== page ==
Take our coach, please
Nick Saban reportedly is considering taking the Alabama job after the Dolphins' season ends on Sunday.
I believe I speak for many Dolphin fans when I say, "Go ahead, please."
What has Saban done to warrant any hand-wringing on the part of Dolphins fans for his possible departure? The only thing he has proven in his two playoff-less seasons as an NFL head coach is that he is woefully inadequate in the most crucial aspect of coaching at the highest level: evaluating quarterbacks. He chose Daunte Culpepper over Drew Brees prior to the season, turned to the pedestrian Joey Harrington after a disastrous 1-3 start before switching (way too late) to Cleo Lemon.
Saban needs to return to the college game, even if it is at Alabama, the Madame Guillotine of coaching jobs. Saban and the Crimson Tide football program are the perfect marriage. On the one hand you have an itinerant coach who is well on his way to becoming football's version of Larry Brown. On the other hand you have a school that loves to fire its football coaches. 'Bama just got rid of Mike Shula, who was coming off of a 10-win season and a Cotton Bowl victory and led the Tide to another bowl this year despite playing a hellacious schedule. The fact that Shula was an "Alabama guy," a former All-SEC quarterback for the Tide, apparently held no sway with the Committee to Resurrect Bear Bryant.
How tough is it to please the powers that be at Alabama? Let's just say that, as the head coach at Alabama, you will be in danger of losing your job every year that you do not accomplish these two things:
Oh, is that all?
Winning the SEC Championship Game (notice I said "winning" and not "getting to") might buy you a little time, but you have to beat Auburn on your way to Atlanta for it to count for anything. Just ask Bill Curry. Never mind that the SEC is loaded with elite programs.
Go ahead and go to Alabama, Nick. You'll be back at Michigan State in four years, maybe less.
What's your take? Which school is the best fit for Saban? And what coach will end up at Alabama?
Who is the "We Are ..." school?
When I first heard the title of Matthew McConaughey's new movie, We are Marshall, I was confused. I had always associated the "We are ..." cheer with another university, Penn State. Having gone to school in the South, I was familiar with Marshall football and the tragic history of the team's plane crash in 1970. I was not at all aware, however, that they had co-opted the "We are ..." cheer until the movie trailers for this film launched en masse.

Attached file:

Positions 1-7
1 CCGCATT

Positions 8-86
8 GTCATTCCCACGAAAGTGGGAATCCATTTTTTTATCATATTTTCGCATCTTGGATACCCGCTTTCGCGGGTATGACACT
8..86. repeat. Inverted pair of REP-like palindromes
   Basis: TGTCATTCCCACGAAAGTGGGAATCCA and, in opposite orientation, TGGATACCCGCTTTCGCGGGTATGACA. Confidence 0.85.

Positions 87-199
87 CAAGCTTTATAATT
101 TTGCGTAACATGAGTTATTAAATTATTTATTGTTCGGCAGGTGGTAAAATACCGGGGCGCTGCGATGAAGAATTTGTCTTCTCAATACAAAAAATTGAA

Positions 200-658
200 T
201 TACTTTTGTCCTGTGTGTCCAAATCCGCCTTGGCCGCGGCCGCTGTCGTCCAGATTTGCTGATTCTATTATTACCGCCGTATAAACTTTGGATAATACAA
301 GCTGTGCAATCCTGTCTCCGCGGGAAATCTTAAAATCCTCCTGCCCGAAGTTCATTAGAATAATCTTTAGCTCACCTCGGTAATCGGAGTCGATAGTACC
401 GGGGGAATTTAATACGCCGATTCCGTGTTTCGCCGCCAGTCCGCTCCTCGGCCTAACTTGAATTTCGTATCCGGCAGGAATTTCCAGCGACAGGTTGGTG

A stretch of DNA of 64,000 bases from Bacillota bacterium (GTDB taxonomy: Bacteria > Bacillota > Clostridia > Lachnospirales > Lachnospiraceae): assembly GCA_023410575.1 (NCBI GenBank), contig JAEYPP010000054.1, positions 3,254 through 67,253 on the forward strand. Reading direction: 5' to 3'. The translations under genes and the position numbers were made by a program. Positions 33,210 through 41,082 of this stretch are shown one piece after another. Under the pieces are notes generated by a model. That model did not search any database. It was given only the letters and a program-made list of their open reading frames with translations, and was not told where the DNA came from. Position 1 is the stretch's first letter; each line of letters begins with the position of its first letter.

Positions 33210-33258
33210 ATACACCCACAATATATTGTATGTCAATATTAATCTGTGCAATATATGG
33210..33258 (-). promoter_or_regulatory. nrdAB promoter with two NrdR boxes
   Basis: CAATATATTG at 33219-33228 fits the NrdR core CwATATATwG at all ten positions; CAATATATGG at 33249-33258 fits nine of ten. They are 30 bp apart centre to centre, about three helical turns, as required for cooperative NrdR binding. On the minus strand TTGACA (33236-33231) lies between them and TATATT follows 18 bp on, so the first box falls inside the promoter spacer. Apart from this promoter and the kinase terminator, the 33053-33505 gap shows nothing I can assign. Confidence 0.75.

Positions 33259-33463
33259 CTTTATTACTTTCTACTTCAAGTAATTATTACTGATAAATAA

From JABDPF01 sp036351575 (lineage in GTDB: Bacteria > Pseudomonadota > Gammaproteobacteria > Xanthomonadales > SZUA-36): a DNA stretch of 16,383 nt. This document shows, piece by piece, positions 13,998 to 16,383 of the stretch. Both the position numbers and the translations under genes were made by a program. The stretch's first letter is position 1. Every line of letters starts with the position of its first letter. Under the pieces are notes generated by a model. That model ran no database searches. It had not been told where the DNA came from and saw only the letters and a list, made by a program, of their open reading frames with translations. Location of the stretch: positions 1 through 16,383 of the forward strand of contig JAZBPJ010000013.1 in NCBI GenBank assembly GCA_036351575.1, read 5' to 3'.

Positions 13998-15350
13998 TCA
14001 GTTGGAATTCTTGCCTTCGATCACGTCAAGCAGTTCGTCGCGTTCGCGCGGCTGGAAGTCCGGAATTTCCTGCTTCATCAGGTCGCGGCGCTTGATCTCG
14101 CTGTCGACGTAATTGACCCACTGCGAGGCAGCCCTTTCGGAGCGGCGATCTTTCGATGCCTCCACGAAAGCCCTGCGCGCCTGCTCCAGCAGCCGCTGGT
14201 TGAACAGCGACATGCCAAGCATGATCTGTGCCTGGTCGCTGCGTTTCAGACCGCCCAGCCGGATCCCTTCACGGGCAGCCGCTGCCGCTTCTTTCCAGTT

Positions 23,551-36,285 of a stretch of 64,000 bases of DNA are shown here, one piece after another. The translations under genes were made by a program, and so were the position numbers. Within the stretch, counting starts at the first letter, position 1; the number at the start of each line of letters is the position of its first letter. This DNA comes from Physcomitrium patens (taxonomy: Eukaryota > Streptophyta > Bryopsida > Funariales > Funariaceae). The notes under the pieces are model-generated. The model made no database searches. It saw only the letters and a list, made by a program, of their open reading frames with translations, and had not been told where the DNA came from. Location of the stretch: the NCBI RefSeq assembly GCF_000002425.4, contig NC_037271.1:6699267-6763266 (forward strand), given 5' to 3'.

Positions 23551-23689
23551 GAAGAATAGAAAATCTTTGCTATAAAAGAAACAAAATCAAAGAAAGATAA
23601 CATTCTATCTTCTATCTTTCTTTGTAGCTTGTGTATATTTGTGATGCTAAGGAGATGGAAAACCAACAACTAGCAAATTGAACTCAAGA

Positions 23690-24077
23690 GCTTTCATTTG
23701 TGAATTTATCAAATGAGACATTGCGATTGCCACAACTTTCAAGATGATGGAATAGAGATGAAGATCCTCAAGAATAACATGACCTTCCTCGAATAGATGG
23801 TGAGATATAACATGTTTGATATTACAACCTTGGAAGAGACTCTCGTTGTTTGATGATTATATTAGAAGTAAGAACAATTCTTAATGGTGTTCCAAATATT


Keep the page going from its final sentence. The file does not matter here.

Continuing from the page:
Sure enough, a few Google searches reveals that the school only recently adopted the chant about 20 years ago, making its use in the movie an anachronism at best and an attempt to perpetuate a falsehood at worst. Thanks to the massive multimedia blitz that only a Hollywood movie can manifest, millions of people now believe that Marshall, and not Penn State, is in fact the "We are ..." school.
I'm not a Penn State grad, but if I were, I would find this trend to be very upsetting. What is to stop other schools from clutching away at this prized Nittany Lion tradition even further? After all, chants don't get any more accessible than "We are..." Georgetown hoops already has gotten into the act.
If you are wondering what the harm is in all this, then you must not have been paying attention when the Atlanta Braves and Kansas City Chiefs stole the Florida State warchant back in the early '90s. I still get shivers thinking about it. Imagine yourself walking down the street 20 years from now and hearing somebody yell, "Rock, Chalk, Wildcat," or Hail to the Victors breaking out at a game that doesn't involve the Michigan Wolverines. I dare say it would shake our civilization to its core.
Do you have a topic worth venting about? Send your suggestions here.